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Trichomegaly of the eyelashes induced by the epidermal growth factor receptor inhibitor cetuximab in the treatment of metastatic colorectal cancer
  1. Leonor Vasconcelos Matos1,
  2. Ana Pissarra2,
  3. Mariana Malheiro2 and
  4. Ana Neto Plácido3
  1. 1 Oncology, Hospital Sao Francisco Xavier, Lisboa, Portugal
  2. 2 Medical Oncology, Hospital de São Francisco Xavier, Lisbon, Portugal
  3. 3 Medical Oncology, Centro Hospitalar de Lisboa Ocidental, Lisboa, Portugal
  1. Correspondence to Dr Leonor Vasconcelos Matos, analeonormatos9{at}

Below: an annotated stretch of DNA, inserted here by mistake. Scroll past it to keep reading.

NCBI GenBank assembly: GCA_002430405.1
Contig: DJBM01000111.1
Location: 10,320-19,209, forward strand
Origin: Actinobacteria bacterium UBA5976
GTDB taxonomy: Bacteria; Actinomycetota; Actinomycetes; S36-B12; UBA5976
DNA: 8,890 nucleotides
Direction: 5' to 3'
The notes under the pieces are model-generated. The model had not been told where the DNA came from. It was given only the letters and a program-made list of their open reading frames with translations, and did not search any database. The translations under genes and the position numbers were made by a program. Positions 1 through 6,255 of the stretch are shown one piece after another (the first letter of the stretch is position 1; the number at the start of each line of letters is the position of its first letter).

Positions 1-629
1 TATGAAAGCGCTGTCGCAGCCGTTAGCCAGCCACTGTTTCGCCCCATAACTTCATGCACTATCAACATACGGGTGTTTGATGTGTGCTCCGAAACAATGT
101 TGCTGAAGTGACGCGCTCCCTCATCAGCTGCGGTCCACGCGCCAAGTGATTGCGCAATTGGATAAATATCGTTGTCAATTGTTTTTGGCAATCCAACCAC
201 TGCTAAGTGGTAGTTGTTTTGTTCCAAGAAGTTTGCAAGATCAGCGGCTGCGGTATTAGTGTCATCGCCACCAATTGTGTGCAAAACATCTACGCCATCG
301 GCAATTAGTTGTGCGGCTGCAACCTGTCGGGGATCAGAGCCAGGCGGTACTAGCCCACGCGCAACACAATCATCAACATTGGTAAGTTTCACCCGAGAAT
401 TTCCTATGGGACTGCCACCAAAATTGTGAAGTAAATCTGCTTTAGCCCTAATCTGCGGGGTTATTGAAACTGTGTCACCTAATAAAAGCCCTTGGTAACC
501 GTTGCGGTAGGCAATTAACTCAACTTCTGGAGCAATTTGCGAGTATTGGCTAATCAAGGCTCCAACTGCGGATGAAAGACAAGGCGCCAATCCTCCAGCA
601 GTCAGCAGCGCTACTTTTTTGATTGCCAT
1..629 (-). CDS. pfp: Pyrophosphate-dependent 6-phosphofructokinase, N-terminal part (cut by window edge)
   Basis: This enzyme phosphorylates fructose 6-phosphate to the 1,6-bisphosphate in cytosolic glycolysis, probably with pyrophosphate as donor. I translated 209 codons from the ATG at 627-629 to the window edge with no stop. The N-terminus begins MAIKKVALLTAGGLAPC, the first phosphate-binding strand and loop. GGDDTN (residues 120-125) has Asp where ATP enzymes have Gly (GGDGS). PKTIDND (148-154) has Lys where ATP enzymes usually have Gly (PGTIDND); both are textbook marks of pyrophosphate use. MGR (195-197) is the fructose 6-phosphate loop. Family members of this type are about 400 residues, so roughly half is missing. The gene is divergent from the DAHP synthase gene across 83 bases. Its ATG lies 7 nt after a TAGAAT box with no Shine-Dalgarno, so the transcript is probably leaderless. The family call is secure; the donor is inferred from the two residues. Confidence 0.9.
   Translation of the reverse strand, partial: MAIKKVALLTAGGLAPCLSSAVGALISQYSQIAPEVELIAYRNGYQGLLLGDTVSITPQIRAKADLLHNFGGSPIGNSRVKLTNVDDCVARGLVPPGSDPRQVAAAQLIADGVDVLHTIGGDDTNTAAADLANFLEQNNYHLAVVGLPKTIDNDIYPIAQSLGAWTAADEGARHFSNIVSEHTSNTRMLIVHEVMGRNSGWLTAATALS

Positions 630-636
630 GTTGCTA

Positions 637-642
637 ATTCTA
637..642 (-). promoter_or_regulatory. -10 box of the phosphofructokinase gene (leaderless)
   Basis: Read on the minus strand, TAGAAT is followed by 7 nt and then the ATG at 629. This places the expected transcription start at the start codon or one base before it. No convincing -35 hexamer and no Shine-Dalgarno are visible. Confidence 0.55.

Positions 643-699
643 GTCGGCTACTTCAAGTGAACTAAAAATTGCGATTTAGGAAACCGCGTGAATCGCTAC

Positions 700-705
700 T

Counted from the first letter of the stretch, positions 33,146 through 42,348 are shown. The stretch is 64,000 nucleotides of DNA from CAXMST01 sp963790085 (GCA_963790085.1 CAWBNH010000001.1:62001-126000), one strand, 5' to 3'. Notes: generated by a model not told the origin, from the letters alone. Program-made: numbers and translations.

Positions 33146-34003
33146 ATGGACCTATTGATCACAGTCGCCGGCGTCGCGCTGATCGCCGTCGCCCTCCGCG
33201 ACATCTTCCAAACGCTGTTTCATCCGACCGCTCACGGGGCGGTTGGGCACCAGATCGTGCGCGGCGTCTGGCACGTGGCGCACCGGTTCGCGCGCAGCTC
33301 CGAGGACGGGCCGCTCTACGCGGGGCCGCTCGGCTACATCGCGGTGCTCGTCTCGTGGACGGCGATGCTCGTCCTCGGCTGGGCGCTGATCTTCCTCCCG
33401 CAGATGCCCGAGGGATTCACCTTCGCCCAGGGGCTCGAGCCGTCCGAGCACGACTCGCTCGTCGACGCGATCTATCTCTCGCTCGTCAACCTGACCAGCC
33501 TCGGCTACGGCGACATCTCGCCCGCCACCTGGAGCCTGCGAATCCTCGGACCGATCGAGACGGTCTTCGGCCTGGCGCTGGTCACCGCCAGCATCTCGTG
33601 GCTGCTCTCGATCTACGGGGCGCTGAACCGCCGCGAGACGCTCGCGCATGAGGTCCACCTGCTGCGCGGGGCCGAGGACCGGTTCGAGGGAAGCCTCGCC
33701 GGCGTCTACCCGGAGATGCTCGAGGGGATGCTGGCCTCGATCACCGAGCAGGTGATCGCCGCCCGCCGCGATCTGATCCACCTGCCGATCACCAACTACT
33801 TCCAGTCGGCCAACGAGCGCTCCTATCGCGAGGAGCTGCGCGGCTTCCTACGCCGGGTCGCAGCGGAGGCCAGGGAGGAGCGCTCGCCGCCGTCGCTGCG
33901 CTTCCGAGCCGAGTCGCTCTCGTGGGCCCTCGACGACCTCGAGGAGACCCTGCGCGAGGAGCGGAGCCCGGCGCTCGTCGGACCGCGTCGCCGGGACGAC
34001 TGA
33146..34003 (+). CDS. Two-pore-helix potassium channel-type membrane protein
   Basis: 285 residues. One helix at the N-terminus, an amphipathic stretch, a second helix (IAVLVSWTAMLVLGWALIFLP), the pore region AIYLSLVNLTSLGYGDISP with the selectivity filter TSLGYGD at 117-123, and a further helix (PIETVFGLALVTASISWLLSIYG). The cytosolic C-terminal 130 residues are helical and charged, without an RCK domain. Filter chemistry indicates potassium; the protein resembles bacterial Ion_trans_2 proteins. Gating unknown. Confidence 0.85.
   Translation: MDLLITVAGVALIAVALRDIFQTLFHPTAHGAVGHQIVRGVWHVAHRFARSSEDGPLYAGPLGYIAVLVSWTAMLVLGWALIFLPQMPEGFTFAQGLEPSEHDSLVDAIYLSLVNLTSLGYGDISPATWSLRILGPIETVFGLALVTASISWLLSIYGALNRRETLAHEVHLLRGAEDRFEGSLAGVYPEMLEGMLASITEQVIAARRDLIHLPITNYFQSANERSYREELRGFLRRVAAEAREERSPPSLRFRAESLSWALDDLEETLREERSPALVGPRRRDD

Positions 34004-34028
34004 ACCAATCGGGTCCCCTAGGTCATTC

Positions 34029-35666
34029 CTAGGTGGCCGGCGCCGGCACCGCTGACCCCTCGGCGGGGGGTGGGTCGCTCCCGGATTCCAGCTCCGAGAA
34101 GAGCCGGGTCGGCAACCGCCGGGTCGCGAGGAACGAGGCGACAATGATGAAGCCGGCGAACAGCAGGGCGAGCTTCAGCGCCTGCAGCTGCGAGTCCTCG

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Cetuximab is a chimeric monoclonal antibody (MoAb) that competitively binds and inhibits the epidermal growth factor receptor (EGFR). EGFR is constitutively expressed in normal tissues such as the epidermis and hair follicle epithelium but also in some tumours, including colon and rectum.1 Cetuximab proved to be effective in the treatment of metastatic colorectal cancer when tumours are RAS wild type for mutation in exons 2, 3 and 4 of the KRAS and NRAS genes. Skin toxicity is the most important side effect of this agent, with up to 80% incidence, 15% of which are reported as severe.2 The mechanism appears to be related to modulation of the EGFR signalling pathway in keratinocytes. Additionally, serum levels of CXCL8 appear to be important for individual EGFR inhibitor–induced toxicity. The release of cytokines and other mediators of inflammation leads to altered cell growth and differentiation.3 It presents most commonly as an acneiform rash in the face and trunk and appears to be a sign of response. Other skin and hair toxicities can occur, although less reported, especially in clinical trials. Trichomegaly is one of these adverse events , usually occurring after 2–5 months of treatment, not always preceded by rash. Although apparently harmless, it can lead to eyelid infections and corneal ulceration due to abnormal eyelash growth. Therefore, oncologists should be aware of this side effect to assure prevention of complications. Prior to initiating treatment, patients should be elucidated about toxicities. If trichomegaly arises, patient counselling regarding lid hygiene, with avoidance of eye rubbing, should be performed. Management consists of eyelash clipping every 2–4 weeks and referral to an ophthalmologist for correct advise and complications.